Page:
xv . labour supply. there is limited scope to achieve this end. it also runs counter to government policy over recent decades. so it is important to maintain a watching brief of its impact on equality. But it needs to be remembered that the labour market implications of the recession are only just becoming manifest. Given the pressures on public finances. not constraining. and so on. the use of benefits which fosters inactivity. who may be at particular risk. On balance. The exception appears to be in relation to young people.EXECUTIVE SUMMARY policies being used by national governments during economic downturns in the past to constrain the supply of labour through policies such as early exit from the labour force. which has been very much focused upon boosting. the recession is likely to slow progress towards meeting the objectives of the equality agenda rather than lead to a reversal of the gains made to date.

THE EQUALITY IMPACTS OF THE CURRENT RECESSION xvi .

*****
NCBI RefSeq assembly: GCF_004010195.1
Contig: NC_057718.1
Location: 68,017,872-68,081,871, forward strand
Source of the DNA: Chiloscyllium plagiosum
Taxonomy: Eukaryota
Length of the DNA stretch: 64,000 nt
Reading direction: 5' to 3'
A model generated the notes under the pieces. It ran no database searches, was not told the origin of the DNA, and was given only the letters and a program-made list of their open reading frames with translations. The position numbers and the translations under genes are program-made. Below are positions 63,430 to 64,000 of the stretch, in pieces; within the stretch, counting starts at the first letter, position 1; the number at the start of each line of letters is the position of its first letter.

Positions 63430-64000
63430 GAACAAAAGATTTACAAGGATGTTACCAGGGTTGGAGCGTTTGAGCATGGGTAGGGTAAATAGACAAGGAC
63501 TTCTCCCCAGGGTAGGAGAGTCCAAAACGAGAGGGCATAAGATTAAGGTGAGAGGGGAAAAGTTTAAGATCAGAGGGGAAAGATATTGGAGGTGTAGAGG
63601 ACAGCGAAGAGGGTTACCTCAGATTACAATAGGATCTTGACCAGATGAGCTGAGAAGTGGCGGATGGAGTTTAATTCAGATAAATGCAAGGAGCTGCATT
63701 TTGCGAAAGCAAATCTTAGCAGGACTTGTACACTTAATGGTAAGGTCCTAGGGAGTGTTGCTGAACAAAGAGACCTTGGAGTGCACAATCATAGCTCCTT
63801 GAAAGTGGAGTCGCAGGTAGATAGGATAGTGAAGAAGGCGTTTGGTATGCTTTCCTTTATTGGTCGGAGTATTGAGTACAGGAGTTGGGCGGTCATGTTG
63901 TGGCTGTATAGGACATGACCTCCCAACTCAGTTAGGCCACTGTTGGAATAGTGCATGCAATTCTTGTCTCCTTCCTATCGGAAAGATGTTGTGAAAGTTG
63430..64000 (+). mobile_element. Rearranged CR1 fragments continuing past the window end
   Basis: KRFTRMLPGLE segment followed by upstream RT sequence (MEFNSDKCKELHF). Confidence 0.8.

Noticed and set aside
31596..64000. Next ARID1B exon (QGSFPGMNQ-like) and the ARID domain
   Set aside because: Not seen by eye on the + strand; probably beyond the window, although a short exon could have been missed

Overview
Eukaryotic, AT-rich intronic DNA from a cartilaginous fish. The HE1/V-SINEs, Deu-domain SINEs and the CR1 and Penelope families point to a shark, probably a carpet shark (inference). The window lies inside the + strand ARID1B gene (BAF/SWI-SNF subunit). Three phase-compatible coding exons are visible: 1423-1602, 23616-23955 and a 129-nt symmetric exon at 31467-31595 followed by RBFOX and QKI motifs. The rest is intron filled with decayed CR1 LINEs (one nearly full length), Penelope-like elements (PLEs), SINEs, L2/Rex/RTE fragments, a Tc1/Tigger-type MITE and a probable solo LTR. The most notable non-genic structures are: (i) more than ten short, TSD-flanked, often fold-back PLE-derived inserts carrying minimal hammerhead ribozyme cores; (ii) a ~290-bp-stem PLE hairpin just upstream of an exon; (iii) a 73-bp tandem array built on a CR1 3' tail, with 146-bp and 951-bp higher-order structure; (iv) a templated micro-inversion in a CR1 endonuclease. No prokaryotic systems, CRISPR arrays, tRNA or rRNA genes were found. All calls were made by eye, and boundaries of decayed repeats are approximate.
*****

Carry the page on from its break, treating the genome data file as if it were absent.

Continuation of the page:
Introduction 1.in so far as the labour market became a „seller‟s‟ one. and encouraging the participation of groups historically under-represented in the labour market. There are a number of institutions in place to prevent the recession riding roughshod over the equality agenda. even if only tacitly. equality polices adopted by employers and trade unions. Equality in the labour market is not simply a product of economic growth. It also indicates how the recession has affected these groups between 2008 and 2009. At the same time. what is termed in the economics literature. A report on the recession jointly prepared by the Equality and Human Rights Commission and the Department for Work and Pensions (EHRC/DWP. Groups that have historically occupied a relatively weak position in the labour market – because of their relative lack of skills and qualifications. employers have a greater choice in recruitment and more scope to satisfy. 1971). not least: anti-discrimination legislation.INTRODUCTION 1. relatively high costs attached to their employment. persuading people out of inactivity (for example. their tastes (Becker. regulations relating to unfair dismissal. for most of the 2000s. the cost-benefit calculations made by employers when hiring. The growth in demand for labour was met through a number of routes: immigration (especially from new European Union Member States). or because of employers‟ perceptions of their employability – were better placed to find work. For instance. dynamic excess demand for labour. but neither is it independent of it. The shedding of labour during the recession also has implications for the equality agenda depending upon the criteria used to select people for redundancy. As the labour market switches from a seller‟s to a buyer‟s market.1 The current recession Britain has recently experienced an unprecedented period of continuous economic growth resulting in. The seller‟s market for labour also potentially allowed employees to obtain a better match between their employment and out of work activities – which may have also had the effect of boosting labour supply – with worklife balance becoming more prominent in the workplace. employers may be more willing to hire people who have. 2009) summarises progress made in the labour market with respect to different groups within the scope of the Commission over the recent past. by tightening the rules on claiming Incapacity Benefit). The growth in the demand for labour also affected the equality agenda – notwithstanding policy changes over the last few decades . It shows how the recession has lowered the employment rate and raised the unemployment rate for all 1 . during a period of excess labour demand are likely to differ from when labour demand is weak. for whatever reason. and changes in society‟s normative values as diversity in the workforce becomes the norm.